The All-Aboutness of Art

Art is all about spontaneity, right?

It’s mid-February and I’m resting on a bench helpfully placed about 3/4 of the way through one of my regular walks in Gilbert, AZ. (Helpfully, if puzzlingly. I mean, how did they know? )

Looking up, I see striking bare branches against a background of last year’s harvest of leaves, now yellow and brown.

I play with depth of field a little bit in the field, as it were. At my winter rental home, I play with cropping and filters a little bit, and ta da! A masterpiece is born. Or at least a photograph.

Bare branch with yellow and brown leaves in background

February 13

Two weeks later, I rest again on the same bench but see a different view overhead.

Bare branch with new green leaves in background

February 26

A notion stirs in the depths. Why not take pictures of the same view, from the same vantage point, showing Spring’s progression? It would be a wee photography project for me. Maybe I could use them in a video, with cool transitions.

“Wee” turns out to be le mot juste (or la palabra justa, in that place, perhaps) for I take only two more shots before the emerging leaves close in entirely and my time in Gilbert comes to an end for 2017.

Bare branches with mature green leaves in background

March 14


Branches with new leaves fully emerged

March 22

But when I compare my second shot to my first, I am less than gruntled. The change wrought just by two weeks shines through, all right, but the effect is less than I had envisaged because the shots are not similar enough. It turns out that my visual memory is not reliable enough. Given that the first shot is now irrevocably changed (oops), I can’t even start again and try for a closer match.

Art is all about planning, right?

Art seems to demand both spontaneity and planning. Unfettered creativity is unlikely to give me the results I want; lock-step stodginess is unlikely to give me results that anyone wants.

As with art, so it is with life. With the art of living, if you will.


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6 Responses to The All-Aboutness of Art

  1. Judith Umbach says:

    An interesting project all the same. Art is definitely not about perfection. I do like the first one the best – perhaps spontaneous views are close to perfection. On the other hand, in touring around art galleries these past few weeks, I viewed some masterpieces that the painters worked on over many years. If art were a formula, perhaps we would all be artists.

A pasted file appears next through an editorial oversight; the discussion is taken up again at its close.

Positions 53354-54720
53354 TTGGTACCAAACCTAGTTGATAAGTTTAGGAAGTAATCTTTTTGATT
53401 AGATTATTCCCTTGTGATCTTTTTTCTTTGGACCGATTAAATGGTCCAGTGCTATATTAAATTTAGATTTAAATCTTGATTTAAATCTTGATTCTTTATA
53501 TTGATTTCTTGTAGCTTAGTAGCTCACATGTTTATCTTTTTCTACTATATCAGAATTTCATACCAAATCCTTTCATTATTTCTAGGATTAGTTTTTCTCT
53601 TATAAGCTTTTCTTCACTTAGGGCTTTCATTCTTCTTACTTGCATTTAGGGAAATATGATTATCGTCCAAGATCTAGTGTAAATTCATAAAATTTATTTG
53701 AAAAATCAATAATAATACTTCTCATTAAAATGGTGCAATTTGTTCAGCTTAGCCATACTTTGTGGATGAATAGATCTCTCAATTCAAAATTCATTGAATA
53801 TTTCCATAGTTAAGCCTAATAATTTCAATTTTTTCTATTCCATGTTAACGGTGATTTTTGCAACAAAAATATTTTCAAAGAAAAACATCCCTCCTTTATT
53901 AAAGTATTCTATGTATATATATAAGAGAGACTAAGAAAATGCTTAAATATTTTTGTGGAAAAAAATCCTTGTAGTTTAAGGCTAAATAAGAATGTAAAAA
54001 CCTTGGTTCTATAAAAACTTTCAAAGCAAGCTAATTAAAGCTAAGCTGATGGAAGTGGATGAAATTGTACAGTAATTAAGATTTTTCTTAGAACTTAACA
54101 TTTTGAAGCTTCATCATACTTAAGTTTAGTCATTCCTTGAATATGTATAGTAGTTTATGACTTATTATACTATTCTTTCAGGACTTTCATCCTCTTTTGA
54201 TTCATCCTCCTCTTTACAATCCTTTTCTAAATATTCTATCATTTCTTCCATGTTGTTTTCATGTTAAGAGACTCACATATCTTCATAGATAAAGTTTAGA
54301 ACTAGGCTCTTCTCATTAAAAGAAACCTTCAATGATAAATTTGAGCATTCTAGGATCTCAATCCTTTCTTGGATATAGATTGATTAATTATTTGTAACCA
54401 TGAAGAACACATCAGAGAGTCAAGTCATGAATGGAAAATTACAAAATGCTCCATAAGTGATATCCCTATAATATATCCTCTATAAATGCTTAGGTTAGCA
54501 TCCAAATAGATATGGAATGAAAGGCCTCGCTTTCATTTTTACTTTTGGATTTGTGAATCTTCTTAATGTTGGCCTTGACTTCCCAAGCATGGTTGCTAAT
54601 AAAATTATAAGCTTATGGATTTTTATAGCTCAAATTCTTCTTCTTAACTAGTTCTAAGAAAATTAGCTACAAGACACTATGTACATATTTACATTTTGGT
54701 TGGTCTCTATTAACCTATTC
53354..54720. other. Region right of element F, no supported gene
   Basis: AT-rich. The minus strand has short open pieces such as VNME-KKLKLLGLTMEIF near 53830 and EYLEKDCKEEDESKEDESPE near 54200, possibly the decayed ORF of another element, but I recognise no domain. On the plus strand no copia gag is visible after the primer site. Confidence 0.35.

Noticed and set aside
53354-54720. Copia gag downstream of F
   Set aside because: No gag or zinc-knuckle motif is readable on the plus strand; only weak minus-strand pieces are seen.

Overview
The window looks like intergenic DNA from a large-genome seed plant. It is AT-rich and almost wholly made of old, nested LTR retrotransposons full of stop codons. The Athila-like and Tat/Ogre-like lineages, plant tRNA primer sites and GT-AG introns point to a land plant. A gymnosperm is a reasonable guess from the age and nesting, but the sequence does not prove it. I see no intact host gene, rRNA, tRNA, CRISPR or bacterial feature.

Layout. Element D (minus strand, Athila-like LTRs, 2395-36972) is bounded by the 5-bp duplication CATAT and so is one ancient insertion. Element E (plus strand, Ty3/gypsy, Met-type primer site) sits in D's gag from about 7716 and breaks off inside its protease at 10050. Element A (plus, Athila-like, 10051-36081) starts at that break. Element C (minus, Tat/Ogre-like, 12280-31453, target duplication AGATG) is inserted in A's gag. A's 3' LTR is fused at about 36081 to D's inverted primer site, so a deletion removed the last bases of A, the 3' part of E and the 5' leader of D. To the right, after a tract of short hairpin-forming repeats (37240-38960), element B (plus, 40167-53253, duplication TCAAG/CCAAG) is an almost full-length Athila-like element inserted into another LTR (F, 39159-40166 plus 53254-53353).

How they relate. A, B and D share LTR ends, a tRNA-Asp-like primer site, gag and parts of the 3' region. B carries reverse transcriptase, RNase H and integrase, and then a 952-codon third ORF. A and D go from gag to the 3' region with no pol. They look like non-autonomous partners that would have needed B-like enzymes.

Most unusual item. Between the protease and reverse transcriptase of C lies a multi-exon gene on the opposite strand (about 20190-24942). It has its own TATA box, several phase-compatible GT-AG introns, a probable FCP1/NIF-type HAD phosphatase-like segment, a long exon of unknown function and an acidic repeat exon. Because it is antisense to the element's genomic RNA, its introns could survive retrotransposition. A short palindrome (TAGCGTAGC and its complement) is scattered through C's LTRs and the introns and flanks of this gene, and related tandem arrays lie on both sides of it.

• Isabel Gibson says:

      Judith – As a stand-alone photo, the first one is my favourite, too. Indeed, it’s maybe the only one I’d have bothered to keep, sans a project focus. The experience certainly taught me that “through time” series require a little more attention to detail, and gave me a new appreciation for video artists!

  2. Your photoshoot is a great idea. Same time of day? Same exact view?
    A friend did this of the sidewalk in front of his downtown house. Fascinatingly different each day (for months).

    John sat in the exact same spot for 18 days in a row and painted what he saw. Through rain, wind, sun, overcast. It was spring, so things developed interestingly. (It rain most days, alas.) It would have made a good exhibition: just those 50-60 paintings in one long row.

    • Isabel Gibson says:

      Barbara – Hmm. Same bench, same tree/branches overhead, but as you see, not the exact same view. Maybe I sat in a slightly different place, or zoomed more on the first one. Certainly the crotch of branches so visible in the first shot was never again so clear – not to my eye and not in the photo. As for time of day – close, I think, but not exact. So much to think about!

  3. Jim Taylor says:

    Photos of ourselves — I’m thinking more of the portrait kind than of selfies — provide a kind of photoshoot sequence of the changes in our lives. But we rarely line them up sequentially so that we can see the wrinkles develop, or whatever.

    Jim T

    • Isabel Gibson says:

      Jim T – I’ve seen albums where a child was posed the same way for their annual birthday photo (back when photography was film and film was expensive). Then the second child was photographed in the same location/pose, too. Never mind that they were born in winter, not fall, making the outdoor shots a little trickier. Sometimes we have to suffer for art.

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